What’s In Season: January.

DSC_0314

PRODUCE:  Arugula, beets, bok choi, Brussel sprouts, cabbage, carrots, cauliflower, collard greens, garlic, kale, kohlrabi, lettuce and salad mixes, mustard greens, onions, pecans, pumpkins, radishes, spinach, squash (butternut, spaghetti – winter varieties), Swiss chard, turnips, turnip greens.

HERBS:  Cilantro, dill, lavender, mint, oregano, parsley, rosemary, sage, tarragon, thyme.

LOCALLY-RAISED and MADE GROCERY ITEMS:  Baked goods (breads, pastries, pies, gluten-free), balsamic vinegars, beef, cheeses (cow & goat), chicken (whole, breast, ground), coffee & espresso, cornmeal, dog food & treats (all-natural), eggs (chicken & duck), goat’s milk soap, granola, honey, jams & jellies, lamb, laundry detergent, lotion, milk, olive oils, pasta, pecans, pickles, plants (herbs, flowers, vegetables), pork, tea, wheat flour, wine, yogurt.

PREPARED FOODS:   breakfast burritos and tacos, crepes, Indian, pizza, pretzels & pretzel bun sandwiches, tamales (beef & black bean and queso).

What’s in Season: May.

hot peppers

 

PRODUCE:  Arugula, beets, blackberries, bok choi, cabbage, carrots, cauliflower, collard greens, eggplant (later this month), garlic, kale, lettuce and salad mixes, mustard greens, onions (full size and green), parsnips, peas (sugar and snap), peppers (sweet and hot – later this month), potatoes, radishes, rhubarb, spinach, Swiss chard, tomatoes (green and red), turnips, turnip greens.

 

HERBS:  Basil, bay, cilantro, dill, fennel, lavender, mint, oregano, parsley, rosemary, sage, tarragon, thyme.

 

LOCALLY-RAISED and MADE GROCERY ITEMS:  Baked goods (breads, pastries, pies, gluten-free), balsamic vinegars, beef, cheeses (cow & goat), chicken (whole, breast, ground), chocolate (artisan & raw), coffee & espresso, cornmeal, eggs (chicken & duck), granola, honey, jams & jellies, lamb, macaroons, milk, olive oils, pasta, pecans, pickles, popcorn, pork, rabbit, salsa, sesame seeds, sorghum, sorghum flour, tea, turkey, vinaigrettes, wheat flour, wheatgrass (for juicing), wine, yogurt.

 

NON-FOOD ITEMS:  Art (local designers and artists), bamboo vases and garden trellises, charcoal & smoker chips (mesquite), children’s books, compost & compost tea, dog food & treats (all-natural), flowers (seasonally), firewood, garden manuals, goat’s milk soap, laundry detergent, lotion, mulch, plants (herbs, flowers, vegetables), tote bags, vermicomposting worms and kits.

                                                                                                                                              

PREPARED FOODS:  Breakfast burritos and tacos, crepes, Indian, Nepalese, wood-fired pizza, tamales (beef & black bean and queso), Vietnamese, waffles, frozen yogurt (soon!)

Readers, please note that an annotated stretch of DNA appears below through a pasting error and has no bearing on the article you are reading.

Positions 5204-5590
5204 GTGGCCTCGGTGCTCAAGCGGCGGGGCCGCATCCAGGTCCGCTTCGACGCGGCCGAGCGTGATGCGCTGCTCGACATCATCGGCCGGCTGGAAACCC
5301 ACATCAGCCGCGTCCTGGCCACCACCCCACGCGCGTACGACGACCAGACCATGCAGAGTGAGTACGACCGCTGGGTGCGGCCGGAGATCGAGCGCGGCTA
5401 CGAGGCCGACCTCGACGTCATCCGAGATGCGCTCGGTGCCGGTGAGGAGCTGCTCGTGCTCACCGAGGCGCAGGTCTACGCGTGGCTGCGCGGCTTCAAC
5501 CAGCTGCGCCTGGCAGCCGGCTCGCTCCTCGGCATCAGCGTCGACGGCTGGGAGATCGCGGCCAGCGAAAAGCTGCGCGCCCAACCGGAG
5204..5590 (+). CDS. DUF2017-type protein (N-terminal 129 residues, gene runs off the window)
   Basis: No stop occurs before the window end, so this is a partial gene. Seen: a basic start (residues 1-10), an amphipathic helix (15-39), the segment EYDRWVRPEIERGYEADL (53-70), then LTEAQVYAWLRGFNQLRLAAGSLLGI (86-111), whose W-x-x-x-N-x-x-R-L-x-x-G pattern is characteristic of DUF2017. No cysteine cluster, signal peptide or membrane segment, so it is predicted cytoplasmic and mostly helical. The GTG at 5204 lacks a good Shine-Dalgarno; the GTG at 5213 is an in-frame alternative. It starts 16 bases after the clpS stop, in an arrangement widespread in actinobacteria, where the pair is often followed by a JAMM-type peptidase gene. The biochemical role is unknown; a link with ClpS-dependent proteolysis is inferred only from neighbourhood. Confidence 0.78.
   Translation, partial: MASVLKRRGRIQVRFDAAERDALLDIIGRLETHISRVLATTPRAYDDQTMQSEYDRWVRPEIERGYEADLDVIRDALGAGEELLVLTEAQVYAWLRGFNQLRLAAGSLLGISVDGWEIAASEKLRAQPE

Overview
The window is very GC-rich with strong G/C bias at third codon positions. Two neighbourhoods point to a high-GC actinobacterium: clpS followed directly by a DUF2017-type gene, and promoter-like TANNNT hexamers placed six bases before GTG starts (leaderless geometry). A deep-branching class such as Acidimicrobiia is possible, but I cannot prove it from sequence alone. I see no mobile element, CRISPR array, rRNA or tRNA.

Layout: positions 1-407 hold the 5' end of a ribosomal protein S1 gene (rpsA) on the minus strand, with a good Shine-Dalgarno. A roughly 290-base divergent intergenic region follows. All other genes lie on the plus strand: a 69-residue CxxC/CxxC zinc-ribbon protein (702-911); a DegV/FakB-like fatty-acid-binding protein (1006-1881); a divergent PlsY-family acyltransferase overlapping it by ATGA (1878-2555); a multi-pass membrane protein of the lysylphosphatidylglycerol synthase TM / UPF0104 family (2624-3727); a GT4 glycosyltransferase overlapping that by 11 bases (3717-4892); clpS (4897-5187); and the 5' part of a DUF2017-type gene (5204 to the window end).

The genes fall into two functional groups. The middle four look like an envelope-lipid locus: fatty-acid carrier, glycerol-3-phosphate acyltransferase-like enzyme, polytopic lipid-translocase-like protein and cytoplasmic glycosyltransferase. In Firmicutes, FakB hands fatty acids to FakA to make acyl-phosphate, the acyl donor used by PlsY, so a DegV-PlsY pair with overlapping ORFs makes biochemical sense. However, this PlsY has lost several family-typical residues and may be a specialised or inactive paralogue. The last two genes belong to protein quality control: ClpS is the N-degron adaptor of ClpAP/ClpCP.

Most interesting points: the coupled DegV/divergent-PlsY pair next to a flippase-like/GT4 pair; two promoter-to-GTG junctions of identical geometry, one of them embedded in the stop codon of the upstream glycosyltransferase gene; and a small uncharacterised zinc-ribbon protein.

Arsenic in Supermarket Chicken . . .

Recent concern has been raised by the people asking questions about what’s in their food.  Find out more about arsenic levels in chicken purchased at the supermarket.

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Some Arsenic with that Supermarket Chicken?

By Tom Philpott for Mother Jones

Earlier this week, pharmaceutical giant Pfizer announced it would “voluntarily” stop selling a widely used arsenic-laced poultry feed additive, after FDA tests found traces of the poison in chicken meat.

So the system works, right? A federal regulatory agency conducts rigorous tests, detects a problem, and industry reacts by doing the right thing. Except, not so much. A closer look at the arsenic-laced feed saga reveals a tattered, industry-dominated regulatory regime that abuses public health and the environment alike.

The story goes like this. In the ’40s, the pharmaceutical industry began marketing a nifty new poultry feed additive bearing the charming name of roxarsone. The chemical helped control parasitic ailment common to chickens called coccidiosis. But that was just part of its appeal. As the poultry-processing industry consolidated into the hands of just a few companies over the post-war decades, poultry farmers had to scale up and fatten their chickens as quickly as possible. Roxarsone helped with that, too—it’s a growth enhancer. What’s more, it contributes to that rosy-pink hue consumers have come to associated with fresh chicken meat.

. . . . . .

Continue reading this article on Mother Jones Website.